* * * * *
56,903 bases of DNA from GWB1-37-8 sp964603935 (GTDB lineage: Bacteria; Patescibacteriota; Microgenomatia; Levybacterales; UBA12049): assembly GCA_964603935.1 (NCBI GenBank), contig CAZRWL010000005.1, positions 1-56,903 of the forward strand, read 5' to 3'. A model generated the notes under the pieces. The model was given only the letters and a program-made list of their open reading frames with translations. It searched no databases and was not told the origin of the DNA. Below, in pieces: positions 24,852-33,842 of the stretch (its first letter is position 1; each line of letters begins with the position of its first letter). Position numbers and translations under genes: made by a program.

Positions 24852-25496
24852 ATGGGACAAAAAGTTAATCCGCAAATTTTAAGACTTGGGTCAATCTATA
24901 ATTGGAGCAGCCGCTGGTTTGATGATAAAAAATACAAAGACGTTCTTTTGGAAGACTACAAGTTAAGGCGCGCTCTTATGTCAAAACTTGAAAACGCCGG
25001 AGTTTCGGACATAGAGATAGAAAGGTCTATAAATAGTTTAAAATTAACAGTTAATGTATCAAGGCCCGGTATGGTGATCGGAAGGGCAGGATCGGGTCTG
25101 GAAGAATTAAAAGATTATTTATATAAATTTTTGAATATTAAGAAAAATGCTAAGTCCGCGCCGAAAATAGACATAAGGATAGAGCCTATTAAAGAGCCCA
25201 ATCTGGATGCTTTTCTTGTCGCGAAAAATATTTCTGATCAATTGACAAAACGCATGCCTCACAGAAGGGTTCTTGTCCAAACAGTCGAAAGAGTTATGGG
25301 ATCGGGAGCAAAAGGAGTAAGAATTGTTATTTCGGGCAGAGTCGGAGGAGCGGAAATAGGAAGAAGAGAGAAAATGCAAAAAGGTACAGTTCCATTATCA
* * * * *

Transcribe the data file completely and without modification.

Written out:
56,903 bases of DNA from GWB1-37-8 sp964603935 (GTDB lineage: Bacteria; Patescibacteriota; Microgenomatia; Levybacterales; UBA12049): assembly GCA_964603935.1 (NCBI GenBank), contig CAZRWL010000005.1, positions 1-56,903 of the forward strand, read 5' to 3'. A model generated the notes under the pieces. The model was given only the letters and a program-made list of their open reading frames with translations. It searched no databases and was not told the origin of the DNA. Below, in pieces: positions 24,852-33,842 of the stretch (its first letter is position 1; each line of letters begins with the position of its first letter). Position numbers and translations under genes: made by a program.

Positions 24852-25496
24852 ATGGGACAAAAAGTTAATCCGCAAATTTTAAGACTTGGGTCAATCTATA
24901 ATTGGAGCAGCCGCTGGTTTGATGATAAAAAATACAAAGACGTTCTTTTGGAAGACTACAAGTTAAGGCGCGCTCTTATGTCAAAACTTGAAAACGCCGG
25001 AGTTTCGGACATAGAGATAGAAAGGTCTATAAATAGTTTAAAATTAACAGTTAATGTATCAAGGCCCGGTATGGTGATCGGAAGGGCAGGATCGGGTCTG
25101 GAAGAATTAAAAGATTATTTATATAAATTTTTGAATATTAAGAAAAATGCTAAGTCCGCGCCGAAAATAGACATAAGGATAGAGCCTATTAAAGAGCCCA
25201 ATCTGGATGCTTTTCTTGTCGCGAAAAATATTTCTGATCAATTGACAAAACGCATGCCTCACAGAAGGGTTCTTGTCCAAACAGTCGAAAGAGTTATGGG
25301 ATCGGGAGCAAAAGGAGTAAGAATTGTTATTTCGGGCAGAGTCGGAGGAGCGGAAATAGGAAGAAGAGAGAAAATGCAAAAAGGTACAGTTCCATTATCA